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I'm building an alien world for a game mod, and want to avoid any blatant mistakes from a world-building perspective. The world has three moons visible in the night sky - two on one side near each other, while the third is on the opposite horizon. When viewed from the equator (my main landmass is tropical), the pair is located in the northwestern sky and the single is to the southeast. The pair are roughly both a little larger and a little smaller than Earth's moon, while the single is medium - say the same size as Earth's moon.

What affect, if any, would this arrangement have on the formation of landmasses and/or oceans on the planet? I'm currently using Earth-type erosion to form both topographies, but is this the correct approach?

Also, as a result I'm keeping the nights fairly well-lit instead of dark, similar to dusk but with a slight purplish tint. Would this affect the growth of flora or fauna to any significant degree?

I hadn't really put much thought into the details, but let's assume for this question that the paired moons are locked together and all three bodies are roughly the same distance as Earth > Luna with around the same rotation period. Under these assumptions, we can also assume that the pair would have a larger accumulative mass than the single on the other side, and that they would always be more-or-less opposite of each other throughout the year.

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  • $\begingroup$ what is the distance between your satellites and the planet ? Also, you said that they near on the same side but this is only temporary since they rotate around the planet at different speed. $\endgroup$ – Vincent Oct 15 '14 at 19:17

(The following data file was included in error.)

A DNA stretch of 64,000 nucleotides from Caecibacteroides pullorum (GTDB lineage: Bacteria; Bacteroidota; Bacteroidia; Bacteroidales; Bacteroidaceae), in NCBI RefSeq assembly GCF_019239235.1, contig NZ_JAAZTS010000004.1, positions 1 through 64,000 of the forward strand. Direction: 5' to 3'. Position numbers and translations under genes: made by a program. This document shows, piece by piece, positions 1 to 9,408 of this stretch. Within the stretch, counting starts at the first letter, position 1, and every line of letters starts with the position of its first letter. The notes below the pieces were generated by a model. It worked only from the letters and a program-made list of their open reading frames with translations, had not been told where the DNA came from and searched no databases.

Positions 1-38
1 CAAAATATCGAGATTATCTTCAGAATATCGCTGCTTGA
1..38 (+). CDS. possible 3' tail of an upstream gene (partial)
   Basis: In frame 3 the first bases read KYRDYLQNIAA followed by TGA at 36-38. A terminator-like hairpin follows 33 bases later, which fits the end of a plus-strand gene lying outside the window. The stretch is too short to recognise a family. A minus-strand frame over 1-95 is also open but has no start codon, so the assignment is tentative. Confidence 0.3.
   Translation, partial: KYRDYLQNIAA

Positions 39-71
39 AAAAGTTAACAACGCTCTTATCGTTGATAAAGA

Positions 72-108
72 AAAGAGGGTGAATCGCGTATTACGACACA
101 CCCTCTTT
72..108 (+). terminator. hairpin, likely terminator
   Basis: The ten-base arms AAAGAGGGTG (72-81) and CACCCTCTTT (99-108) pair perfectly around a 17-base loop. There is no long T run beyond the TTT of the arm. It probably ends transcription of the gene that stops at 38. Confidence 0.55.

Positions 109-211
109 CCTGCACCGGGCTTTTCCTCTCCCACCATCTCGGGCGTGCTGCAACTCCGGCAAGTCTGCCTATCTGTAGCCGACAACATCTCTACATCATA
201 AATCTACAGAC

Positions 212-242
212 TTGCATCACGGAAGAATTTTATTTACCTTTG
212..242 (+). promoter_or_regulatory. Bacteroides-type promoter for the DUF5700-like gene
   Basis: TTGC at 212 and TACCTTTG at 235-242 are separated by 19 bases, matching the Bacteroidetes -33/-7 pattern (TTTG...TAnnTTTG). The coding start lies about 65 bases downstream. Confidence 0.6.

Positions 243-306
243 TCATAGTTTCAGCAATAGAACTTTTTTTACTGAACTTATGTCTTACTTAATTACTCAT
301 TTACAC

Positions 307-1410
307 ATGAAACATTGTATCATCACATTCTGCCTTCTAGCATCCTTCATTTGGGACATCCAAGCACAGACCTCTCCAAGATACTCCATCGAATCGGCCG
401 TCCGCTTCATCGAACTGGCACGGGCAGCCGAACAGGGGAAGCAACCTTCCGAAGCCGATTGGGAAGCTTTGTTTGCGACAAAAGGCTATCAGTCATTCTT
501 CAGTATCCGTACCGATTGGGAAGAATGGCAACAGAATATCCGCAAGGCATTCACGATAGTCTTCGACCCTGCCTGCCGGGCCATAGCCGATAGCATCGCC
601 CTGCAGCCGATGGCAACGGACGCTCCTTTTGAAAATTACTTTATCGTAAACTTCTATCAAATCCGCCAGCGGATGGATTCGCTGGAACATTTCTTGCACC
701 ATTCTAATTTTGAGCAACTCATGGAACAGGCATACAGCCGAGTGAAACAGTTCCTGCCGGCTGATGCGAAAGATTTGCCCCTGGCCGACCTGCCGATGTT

• $\begingroup$ Is your planet tide locked with one of the satellite? $\endgroup$ – Vincent Oct 15 '14 at 19:18
  • $\begingroup$ Good points - hadn't put that much thought into it yet. I'll add both to the question. $\endgroup$ – Omegacron Oct 15 '14 at 19:19
  • $\begingroup$ so, you have a pair of MOONS that are locked together. Their center of rotation is at Earth-Moon distance. The other Moon is alone and at the same distance. So, they rotate at the same speed if the have the same mass. A small difference will make them crash in the long run. Not if they have a different orbit. Time for some Universal sandbox ! $\endgroup$ – Vincent Oct 15 '14 at 19:36
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    $\begingroup$ This question will get you started on the tides at least: worldbuilding.stackexchange.com/questions/71/… $\endgroup$ – Liath Oct 16 '14 at 7:04
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I'm going to ignore orbital stability issues (I suspect your arrangement is unstable, resulting in one or more of the moons being ejected from the system, but I can't prove it).

"Well-lit" nights is a relative term. The Moon provides only 1/500,000th the light of the Sun; even if your moons were mirror-reflective, you could only boost that light to 1/60,000th or so. That's enough light for nocturnal predators to have an easy time of it, but not enough for photosynthesis.

I wouldn't expect any major changes in landscapes. You'd see a slight increase in tidal flexing of the crust, but it won't be a major geological factor. The main effect I'd expect is that earthquakes are slightly more common and slightly weaker; you might also see a slight increase in vulcanism.

The big change is the tides. The moons you describe are not in an equatorial orbit, so the strength of their tidal contribution varies based on how high above the horizon they are at peak: a day when a moon is low on the southern horizon will have a weak tide from that moon; a day when the moon passes overhead will have a strong tide.

If the singleton moon and the pair are in different orbits with different inclinations, predicting the tides would be a nightmare -- set it up right, and you've got effectively chaotic tides.

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  • $\begingroup$ That may actually work to my advantage - this world is a plane of Oblivion (it's a mod for Skyrim) and is generally a chaotic place anyway. I don't know if it's actually possible to simulate tide differences with the world engine, though. Might be fun to try. $\endgroup$ – Omegacron Oct 16 '14 at 15:46

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